the procedure for introduction into the posterior chamber is similar to that with conventional posterior chamber lenses,
the creation of iridectomies is standard in almost all lens implantation procedures,
one highly unsatisfactory point with conventional posterior chamber lenses is the uncertainty about the position of the fasteners since these are no longer visible after implantation; poorly seated fasteners can lead to major problems (e.g. so-called "trapped iris"); with the lens according to the invention the fasteners are clearly visible and their position is easy to adjust intraoperatively;
6. the lens is usable universally in all cases:
as a so-called "stand-by lens" for "extracapsular cataract extraction" (ECCE),
for all "intracapsular cataract extractions" (ICCE) (complete removal of the capsule sac),
for all secondary operations,
for protection of the iris for operations on the posterior portions of the eye entailing silicone replacement of the vitreous humor,
as a substitute for anterior chamber lenses and the so-called iris clip lenses;
7. minimum possible threat to structures of the eye, e.g. through rubbing on sensitive surfaces, through diversion of the flow of aqueous humor, among other things;
8. the lens is secured extremely well:
the part of the haptic fasteners lying in the anterior chamber prevents rearward movement in the direction of the vitreous humor and also provides circumferential/rotational stability; consequently it is impossible for the lens to be "lost" in the vitreous humor;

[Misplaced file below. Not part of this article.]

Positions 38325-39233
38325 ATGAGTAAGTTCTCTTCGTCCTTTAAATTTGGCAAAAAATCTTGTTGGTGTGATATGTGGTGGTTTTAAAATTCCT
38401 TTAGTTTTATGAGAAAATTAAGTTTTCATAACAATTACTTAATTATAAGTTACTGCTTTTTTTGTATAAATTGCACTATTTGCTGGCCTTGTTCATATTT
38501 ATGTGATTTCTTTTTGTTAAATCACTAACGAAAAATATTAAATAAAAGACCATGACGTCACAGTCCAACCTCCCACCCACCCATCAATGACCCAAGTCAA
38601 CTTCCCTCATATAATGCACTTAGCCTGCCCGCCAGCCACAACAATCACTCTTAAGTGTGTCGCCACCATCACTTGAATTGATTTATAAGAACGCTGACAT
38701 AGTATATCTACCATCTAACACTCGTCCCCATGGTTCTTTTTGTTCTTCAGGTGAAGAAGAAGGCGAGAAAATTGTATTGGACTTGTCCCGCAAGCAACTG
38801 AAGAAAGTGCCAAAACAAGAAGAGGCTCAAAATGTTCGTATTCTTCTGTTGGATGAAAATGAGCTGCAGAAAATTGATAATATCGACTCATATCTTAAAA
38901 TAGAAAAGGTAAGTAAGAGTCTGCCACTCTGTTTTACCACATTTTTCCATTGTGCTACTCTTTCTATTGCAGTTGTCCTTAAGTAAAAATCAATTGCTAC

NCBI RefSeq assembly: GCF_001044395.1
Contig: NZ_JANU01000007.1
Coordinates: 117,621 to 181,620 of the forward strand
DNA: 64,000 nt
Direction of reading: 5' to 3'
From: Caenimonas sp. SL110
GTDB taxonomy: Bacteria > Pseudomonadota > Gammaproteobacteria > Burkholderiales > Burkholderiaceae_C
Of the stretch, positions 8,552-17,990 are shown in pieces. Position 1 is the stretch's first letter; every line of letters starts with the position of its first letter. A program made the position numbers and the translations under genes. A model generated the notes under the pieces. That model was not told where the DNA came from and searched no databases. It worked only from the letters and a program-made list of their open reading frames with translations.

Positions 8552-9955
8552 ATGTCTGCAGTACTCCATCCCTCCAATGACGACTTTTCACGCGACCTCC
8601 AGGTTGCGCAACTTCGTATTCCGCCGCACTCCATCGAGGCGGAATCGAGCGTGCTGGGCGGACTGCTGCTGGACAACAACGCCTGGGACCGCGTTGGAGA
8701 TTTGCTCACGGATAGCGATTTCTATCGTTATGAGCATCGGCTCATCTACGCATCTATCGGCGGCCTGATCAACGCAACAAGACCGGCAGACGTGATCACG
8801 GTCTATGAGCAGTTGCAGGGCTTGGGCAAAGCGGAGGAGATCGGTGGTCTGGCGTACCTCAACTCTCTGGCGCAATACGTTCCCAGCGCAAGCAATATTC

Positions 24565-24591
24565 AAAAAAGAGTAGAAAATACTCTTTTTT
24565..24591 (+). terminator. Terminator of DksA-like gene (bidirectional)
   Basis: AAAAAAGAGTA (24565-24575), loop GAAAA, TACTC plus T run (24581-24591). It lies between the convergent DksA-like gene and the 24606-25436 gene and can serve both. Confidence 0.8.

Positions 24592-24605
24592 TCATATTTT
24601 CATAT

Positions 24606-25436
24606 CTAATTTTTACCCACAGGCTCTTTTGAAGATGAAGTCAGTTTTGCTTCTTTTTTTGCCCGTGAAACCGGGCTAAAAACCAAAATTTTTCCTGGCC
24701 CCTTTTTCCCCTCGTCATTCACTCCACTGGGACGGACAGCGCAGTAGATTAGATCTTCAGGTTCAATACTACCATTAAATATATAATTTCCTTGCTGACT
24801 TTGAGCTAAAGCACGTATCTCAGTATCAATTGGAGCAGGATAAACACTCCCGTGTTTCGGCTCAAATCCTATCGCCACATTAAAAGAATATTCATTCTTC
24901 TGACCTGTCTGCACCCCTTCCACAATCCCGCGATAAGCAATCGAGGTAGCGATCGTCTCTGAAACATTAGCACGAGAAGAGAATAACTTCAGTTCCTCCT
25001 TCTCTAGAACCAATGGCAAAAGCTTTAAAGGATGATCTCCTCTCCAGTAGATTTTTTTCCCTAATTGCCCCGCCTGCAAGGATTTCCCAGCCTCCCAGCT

in addition, the special loop, hook or curved form of the part of the haptic fasteners lying in the anterior chamber prevents the lens from sliding away through the iridectomies.
According to the invention, in one preferred embodiment the artificial lens with the at least one haptic fastener is formed in one piece, i.e. the intraocular artificial lens is fabricated from one piece of material.
In a further embodiment the lens body with the at least one haptic fastener is formed in more than one piece, and the at least one haptic fastener is secured to the lens body in a manner known per se, for example by direct bonding or introduction of the end of the haptic fastener in a corresponding peripheral hole and subsequent bonding.
Overall, it can be said that with the artificial lens according to the invention the operation on the eye becomes much simpler and shorter. In addition, a better result is obtained and above all the long-term prognosis is significantly improved. It is even conceivable that the method currently found to be best (ECCE) can be dropped since the preservation of the rear part of the capsule is no longer necessary (the remaining part of the capsule can develop fibrosis and necessitate a subsequent second intervention--capsulatomy). This operation frequently fails since the capsule tears. In addition, lens residues often remain which can cause problems later. None of this applies with the lens according to the invention since the natural lens can simply be removed complete with the capsule. Thus, the artificial lens according to the invention can be used for practically all lens replacement operations without restrictions.